Holidays and Festivals
Celebrations Through the Year
The Jewish calendar has a festival or holiday for every season. Please join us as we celebrate with prayer, song, dancing, and food–and whatever else is called for by a particular day.
We rely on volunteer and financial support from all to ensure the strength of our synagogue community. We hope that even as you join us, you will support us either financially or by volunteering (or both!) so that we can continue to celebrate Judaism in Southern Maine.
Our family-friendly Hanukkah celebration will be held this year on Friday, December 27. Bring your own menorah and candles and join us to celebrate the miracle of God’s light. “Light Up the Night” also features potato latkes–of course!
We also have a holiday sale in our gift shop. This year, it is Sunday, December 8, from 9:00 AM to 1:00 PM. We will have holiday supplies, sale items, candles of all kinds, jewelry, decorations.
We celebrate Tu BiSh’vat, literally “the New Year of the Trees,” with a family seder, potluck dinner, and service. It is still winter in Maine, but all the more reason to anticipate the fruits from our friends the trees.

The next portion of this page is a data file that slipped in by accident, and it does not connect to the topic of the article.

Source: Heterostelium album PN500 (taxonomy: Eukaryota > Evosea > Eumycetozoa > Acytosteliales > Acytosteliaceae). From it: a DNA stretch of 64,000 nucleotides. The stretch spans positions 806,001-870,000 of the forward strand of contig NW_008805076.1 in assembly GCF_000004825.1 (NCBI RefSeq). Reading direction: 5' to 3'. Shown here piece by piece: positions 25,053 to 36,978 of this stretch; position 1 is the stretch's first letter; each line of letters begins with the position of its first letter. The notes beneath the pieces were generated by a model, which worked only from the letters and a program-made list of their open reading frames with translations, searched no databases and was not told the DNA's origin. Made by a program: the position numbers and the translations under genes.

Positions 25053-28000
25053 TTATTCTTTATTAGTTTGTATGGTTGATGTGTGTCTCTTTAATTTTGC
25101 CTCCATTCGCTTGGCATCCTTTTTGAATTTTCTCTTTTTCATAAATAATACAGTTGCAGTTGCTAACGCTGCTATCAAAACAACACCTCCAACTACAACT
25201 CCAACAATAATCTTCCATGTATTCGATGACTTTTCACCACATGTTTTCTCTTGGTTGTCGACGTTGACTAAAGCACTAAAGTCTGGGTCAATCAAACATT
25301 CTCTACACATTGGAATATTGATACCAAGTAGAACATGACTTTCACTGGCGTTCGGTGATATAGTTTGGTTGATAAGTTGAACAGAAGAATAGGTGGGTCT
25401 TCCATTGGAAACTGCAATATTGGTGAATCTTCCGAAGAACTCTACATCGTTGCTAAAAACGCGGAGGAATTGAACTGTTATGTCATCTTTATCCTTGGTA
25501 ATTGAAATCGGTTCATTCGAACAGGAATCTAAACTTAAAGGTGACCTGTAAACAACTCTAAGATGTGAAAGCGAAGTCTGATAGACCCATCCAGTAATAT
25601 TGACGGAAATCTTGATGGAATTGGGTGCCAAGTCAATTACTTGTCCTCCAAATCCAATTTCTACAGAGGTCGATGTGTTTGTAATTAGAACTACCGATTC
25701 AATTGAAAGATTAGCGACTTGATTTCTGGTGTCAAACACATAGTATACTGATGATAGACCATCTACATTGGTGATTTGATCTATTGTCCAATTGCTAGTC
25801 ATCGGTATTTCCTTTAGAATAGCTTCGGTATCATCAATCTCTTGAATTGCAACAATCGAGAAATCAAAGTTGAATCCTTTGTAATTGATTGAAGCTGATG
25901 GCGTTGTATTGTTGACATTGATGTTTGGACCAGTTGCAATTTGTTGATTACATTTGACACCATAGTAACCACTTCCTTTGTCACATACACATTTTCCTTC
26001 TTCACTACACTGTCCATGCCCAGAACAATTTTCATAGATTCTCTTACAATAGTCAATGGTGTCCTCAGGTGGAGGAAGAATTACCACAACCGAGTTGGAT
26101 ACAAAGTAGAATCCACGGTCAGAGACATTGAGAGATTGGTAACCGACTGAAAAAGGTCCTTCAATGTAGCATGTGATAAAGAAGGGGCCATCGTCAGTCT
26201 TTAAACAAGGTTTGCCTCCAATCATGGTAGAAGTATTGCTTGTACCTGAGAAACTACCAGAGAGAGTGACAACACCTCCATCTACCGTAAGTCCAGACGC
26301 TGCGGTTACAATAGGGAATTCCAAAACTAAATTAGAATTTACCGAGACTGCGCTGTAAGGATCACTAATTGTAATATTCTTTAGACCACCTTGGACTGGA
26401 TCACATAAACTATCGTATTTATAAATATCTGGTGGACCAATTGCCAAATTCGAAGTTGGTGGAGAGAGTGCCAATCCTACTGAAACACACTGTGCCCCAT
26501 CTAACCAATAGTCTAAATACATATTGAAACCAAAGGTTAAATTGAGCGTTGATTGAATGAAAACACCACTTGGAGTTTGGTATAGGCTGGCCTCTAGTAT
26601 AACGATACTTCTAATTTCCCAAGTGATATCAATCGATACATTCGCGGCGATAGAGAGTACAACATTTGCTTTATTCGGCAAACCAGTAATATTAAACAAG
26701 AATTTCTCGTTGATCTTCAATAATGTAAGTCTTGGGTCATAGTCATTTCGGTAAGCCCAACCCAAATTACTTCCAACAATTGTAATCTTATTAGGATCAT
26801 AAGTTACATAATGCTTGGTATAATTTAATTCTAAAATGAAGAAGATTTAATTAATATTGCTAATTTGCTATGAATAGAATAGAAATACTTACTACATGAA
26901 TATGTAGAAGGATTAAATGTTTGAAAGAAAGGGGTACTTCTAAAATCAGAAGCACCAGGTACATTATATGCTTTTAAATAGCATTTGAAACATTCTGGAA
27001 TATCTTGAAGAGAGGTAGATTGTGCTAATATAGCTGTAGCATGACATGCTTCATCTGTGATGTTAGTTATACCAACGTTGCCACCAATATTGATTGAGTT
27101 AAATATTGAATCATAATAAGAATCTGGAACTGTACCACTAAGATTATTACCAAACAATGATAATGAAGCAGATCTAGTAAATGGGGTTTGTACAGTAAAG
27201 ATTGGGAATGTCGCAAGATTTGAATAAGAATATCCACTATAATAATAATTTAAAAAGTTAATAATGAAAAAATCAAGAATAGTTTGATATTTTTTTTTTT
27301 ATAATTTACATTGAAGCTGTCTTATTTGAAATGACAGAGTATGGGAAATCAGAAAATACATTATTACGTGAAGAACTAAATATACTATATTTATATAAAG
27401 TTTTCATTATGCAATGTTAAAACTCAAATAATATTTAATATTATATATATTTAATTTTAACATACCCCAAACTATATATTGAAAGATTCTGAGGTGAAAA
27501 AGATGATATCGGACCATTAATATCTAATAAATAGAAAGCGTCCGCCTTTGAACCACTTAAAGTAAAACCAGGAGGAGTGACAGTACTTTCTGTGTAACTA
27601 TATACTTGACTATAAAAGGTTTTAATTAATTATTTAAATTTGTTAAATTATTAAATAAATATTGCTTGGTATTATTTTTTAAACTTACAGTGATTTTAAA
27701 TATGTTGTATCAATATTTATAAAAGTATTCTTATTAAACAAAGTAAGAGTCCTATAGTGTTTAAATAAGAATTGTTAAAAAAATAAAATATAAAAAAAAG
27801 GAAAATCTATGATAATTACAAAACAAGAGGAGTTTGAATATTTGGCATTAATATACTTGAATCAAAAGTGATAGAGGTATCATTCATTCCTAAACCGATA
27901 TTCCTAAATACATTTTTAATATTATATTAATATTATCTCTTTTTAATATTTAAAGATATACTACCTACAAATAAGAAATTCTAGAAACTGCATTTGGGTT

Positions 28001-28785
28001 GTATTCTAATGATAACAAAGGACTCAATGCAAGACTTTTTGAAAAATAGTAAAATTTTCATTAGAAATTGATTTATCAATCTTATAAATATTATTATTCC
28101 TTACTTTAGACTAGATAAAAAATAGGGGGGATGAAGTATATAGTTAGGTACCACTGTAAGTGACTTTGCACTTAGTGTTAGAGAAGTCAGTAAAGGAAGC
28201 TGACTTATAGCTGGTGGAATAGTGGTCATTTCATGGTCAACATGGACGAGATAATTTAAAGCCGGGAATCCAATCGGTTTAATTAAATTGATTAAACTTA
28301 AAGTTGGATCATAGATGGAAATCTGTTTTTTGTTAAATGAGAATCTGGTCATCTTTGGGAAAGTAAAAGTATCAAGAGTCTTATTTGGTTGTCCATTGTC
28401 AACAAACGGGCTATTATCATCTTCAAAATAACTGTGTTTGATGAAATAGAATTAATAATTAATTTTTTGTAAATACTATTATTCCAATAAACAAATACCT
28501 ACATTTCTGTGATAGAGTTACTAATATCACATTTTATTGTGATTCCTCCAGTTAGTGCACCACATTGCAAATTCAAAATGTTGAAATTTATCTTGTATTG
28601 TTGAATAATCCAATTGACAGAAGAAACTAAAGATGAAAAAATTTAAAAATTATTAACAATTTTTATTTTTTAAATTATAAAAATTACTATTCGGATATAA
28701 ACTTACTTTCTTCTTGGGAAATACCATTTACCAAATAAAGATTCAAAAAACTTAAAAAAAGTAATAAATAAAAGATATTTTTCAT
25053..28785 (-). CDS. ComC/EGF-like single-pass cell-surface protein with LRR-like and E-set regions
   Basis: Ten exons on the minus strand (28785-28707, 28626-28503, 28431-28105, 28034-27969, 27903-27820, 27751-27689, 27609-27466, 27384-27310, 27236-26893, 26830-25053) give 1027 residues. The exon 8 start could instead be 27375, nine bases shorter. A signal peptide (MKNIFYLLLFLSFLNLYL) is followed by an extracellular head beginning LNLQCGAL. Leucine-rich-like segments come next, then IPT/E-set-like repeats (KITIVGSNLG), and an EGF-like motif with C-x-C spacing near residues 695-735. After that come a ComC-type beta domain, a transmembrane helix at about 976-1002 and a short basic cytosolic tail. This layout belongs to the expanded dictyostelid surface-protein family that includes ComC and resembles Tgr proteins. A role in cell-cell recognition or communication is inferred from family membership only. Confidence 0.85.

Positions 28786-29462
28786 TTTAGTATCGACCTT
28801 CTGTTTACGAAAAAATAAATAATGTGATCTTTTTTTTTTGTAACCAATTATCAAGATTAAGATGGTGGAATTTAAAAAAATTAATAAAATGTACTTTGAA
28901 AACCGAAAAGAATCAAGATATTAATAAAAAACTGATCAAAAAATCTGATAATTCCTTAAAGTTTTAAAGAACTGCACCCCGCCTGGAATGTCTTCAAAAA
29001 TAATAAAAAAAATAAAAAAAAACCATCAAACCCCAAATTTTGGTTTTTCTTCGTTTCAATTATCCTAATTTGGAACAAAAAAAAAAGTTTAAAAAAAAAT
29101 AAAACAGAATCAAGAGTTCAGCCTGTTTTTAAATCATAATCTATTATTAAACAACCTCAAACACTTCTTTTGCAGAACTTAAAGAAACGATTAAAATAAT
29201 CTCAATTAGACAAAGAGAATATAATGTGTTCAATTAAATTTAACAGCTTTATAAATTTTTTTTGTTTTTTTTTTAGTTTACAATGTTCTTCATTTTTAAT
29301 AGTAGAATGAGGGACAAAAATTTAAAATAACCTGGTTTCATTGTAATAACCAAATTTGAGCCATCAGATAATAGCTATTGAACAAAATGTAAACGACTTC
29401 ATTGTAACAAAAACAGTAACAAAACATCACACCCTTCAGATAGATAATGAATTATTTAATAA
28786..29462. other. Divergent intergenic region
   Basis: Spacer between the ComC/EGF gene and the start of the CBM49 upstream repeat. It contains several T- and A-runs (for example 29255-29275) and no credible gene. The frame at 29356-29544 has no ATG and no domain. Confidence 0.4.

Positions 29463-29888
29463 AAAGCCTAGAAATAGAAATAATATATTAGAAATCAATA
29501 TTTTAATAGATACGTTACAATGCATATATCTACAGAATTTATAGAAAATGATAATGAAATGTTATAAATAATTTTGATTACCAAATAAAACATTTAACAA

Our lively and exciting Purim spiel, carnival, and Megillah reading is fun for all ages. Get dressed up in costume, say “booooo!” to Haman, and enjoy fun games.
We are also proud of our fun Purim for Grown-ups party. We decorate the sanctuary, enjoy festive cocktails and mocktails, read the Megillah, and have a dessert contest. Bring your best Hamentashen for the win.
Our Second Night Passover Seder is one of the biggest events of the year. We load tables up with games and Haggadot, and Rabbi Saks leads a service rich with familiar traditions, new ideas, and song. We provide a simple catered dinner and make the event affordable for everyone.
Shavuot carries a double meaning: it marks the all-important wheat harvest in Israel and it commemorates the day we received Torah from God at Mt. Sinai.
We also celebrate Confirmation, our 10th graders’ opportunity to affirm their commitment to Judaism and the Jewish community.